Cancel MA PlansIf you are a Medicare recipient, whether as a new enrollee or one who has used Medicare as your primary insurance for years, you are probably already familiar with the different Medicare-related enrollment periods. These enrollment periods also apply to people who are insured by a Medicare Advantage (MA) plan.
Just as a reminder, there is the annual election period (AEP) from October 15 to December 7 every year, which is when everyone on Medicare or with an MA plan can make changes in their coverage. There is also the initial coverage election period, which is the seven-month timeframe when you are allowed to enroll in Medicare for the first time.
Disenroll During the AEP
What many people are not aware of is that there is also a disenrollment period for Medicare and Medicare Advantage plans. This is great information for those who want to make some minor changes or even completely change plans but fear they have missed their window of opportunity.
The first period of time that you may disenroll coincides with the AEP. From October 15 to December 7, you can choose to cancel your Medicare Advantage plan without enrolling in a new one. Of course, you need to make sure you have appropriate coverage by enrolling in Medicare instead, but you can also do this at this same time.
In order for disenrollment from an MA plan to take place (if you are not joining a new MA plan), you need to submit a written request to the company providing your plan, or contact Medicare directly.
You can also make the change from one MA plan to a different one during the AEP. When you do this, enrollment in a new plan automatically removes you from your old plan. Additionally, if you enroll in a Part D prescription drug plan instead of an MA plan that provides prescription coverage, you will automatically be removed from the MA prescription drug plan.
The Medicare Advantage Disenrollment Period
The Medicare Advantage Disenrollment Period (MADP) runs from January 1 to February 14 every year and is specifically designed for people who want to switch from a Medicare Advantage plan and enroll in Original Medicare. During this time, you cannot make changes to an existing MA plan, nor can you purchase a new MA plan instead of Medicare.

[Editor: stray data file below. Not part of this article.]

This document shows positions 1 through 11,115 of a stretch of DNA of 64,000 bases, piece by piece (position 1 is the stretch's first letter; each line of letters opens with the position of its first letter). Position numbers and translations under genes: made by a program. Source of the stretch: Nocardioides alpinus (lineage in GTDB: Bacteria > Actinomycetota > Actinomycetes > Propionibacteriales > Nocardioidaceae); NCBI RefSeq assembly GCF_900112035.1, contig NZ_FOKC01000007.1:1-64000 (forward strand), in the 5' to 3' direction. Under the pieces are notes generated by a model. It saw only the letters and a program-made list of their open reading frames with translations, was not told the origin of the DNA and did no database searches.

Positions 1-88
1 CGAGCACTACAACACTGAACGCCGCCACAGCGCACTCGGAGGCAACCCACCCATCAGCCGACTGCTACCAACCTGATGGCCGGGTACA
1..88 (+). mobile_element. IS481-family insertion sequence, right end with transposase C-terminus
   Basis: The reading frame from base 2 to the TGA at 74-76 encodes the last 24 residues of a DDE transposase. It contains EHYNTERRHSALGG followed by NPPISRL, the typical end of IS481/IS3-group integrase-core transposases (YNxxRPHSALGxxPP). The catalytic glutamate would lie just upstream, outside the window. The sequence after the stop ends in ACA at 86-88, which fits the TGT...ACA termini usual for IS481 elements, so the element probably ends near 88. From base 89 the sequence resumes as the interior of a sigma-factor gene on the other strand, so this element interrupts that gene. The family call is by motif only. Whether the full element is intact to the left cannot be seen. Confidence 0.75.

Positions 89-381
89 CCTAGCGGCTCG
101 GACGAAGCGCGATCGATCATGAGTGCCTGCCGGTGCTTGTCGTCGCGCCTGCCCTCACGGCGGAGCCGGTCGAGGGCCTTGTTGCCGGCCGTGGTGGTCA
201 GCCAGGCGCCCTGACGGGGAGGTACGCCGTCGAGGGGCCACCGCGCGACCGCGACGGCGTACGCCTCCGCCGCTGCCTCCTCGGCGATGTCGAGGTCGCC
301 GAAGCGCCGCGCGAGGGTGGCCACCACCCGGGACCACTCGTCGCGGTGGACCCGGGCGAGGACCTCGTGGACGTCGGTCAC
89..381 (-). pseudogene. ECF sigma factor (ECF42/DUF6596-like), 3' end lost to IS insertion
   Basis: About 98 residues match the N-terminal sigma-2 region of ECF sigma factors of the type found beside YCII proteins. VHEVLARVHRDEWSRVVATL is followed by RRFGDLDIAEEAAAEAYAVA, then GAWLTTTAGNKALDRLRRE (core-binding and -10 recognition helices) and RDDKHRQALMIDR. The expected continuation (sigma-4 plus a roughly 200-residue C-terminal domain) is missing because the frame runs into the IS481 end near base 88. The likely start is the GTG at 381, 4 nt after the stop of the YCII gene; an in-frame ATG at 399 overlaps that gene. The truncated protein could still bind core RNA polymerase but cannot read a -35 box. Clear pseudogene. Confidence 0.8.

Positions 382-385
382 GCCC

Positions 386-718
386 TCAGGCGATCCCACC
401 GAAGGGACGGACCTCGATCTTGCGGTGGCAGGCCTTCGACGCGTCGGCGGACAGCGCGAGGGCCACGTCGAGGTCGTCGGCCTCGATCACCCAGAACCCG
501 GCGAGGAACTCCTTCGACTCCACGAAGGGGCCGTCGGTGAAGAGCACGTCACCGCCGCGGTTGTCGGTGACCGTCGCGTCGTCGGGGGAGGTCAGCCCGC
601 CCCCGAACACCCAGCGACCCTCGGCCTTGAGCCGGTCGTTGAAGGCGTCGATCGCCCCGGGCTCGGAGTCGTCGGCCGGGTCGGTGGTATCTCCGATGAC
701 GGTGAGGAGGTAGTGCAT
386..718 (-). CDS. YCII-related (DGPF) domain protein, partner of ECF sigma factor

However, if your MA plan includes prescription drug coverage, you have the option during this time to enroll in a Medicare Part D prescription drug plan. When you do this, you are automatically removed from the MA prescription drug plan.
However, if the MA plan you are disenrolling from does not cover prescription drugs, you do have to submit a request to the carrier to cancel the plan. Only after you do this will you have a special enrollment period (SEP) in which to purchase a Medicare Part D drug plan.
When Will Disenrollment Be Effective?
If you disenroll from your Medicare Advantage plan during the annual election period, your current plan remains in effect until January 1 of the following year. This is when your new plan takes its place. For example, if you disenroll in November, you are still covered by your MA plan until January 1.
However, if you disenroll during the MADP, your coverage begins on the first day of the following month. For example, if you disenroll on February 1, your Medicare coverage will begin on March 1.
Special Enrollment Periods
There are several different scenarios where you may qualify for a special enrollment period (SEP) and be able to disenroll from an MA plan outside of the AEP or MADP. An example is if you move to an area that is not serviced by your current Medicare Advantage plan. You will have the ability to either enroll or disenroll in an MA plan within three months of the move.
If you have questions about the disenrollment period for your Medicare Advantage plan, please feel free to contact one of our MediGap Advisors, or visit to request an appointment.

Wiley Long is founder and president of Medigap Advisors, and is passionate about helping people navigate the confusing waters of Medicare. He is the author of The Medicare Playbook: Designing Your Successful Health Coverage Strategy, a clear and simple explanation so you can make the most of your Medicare coverage.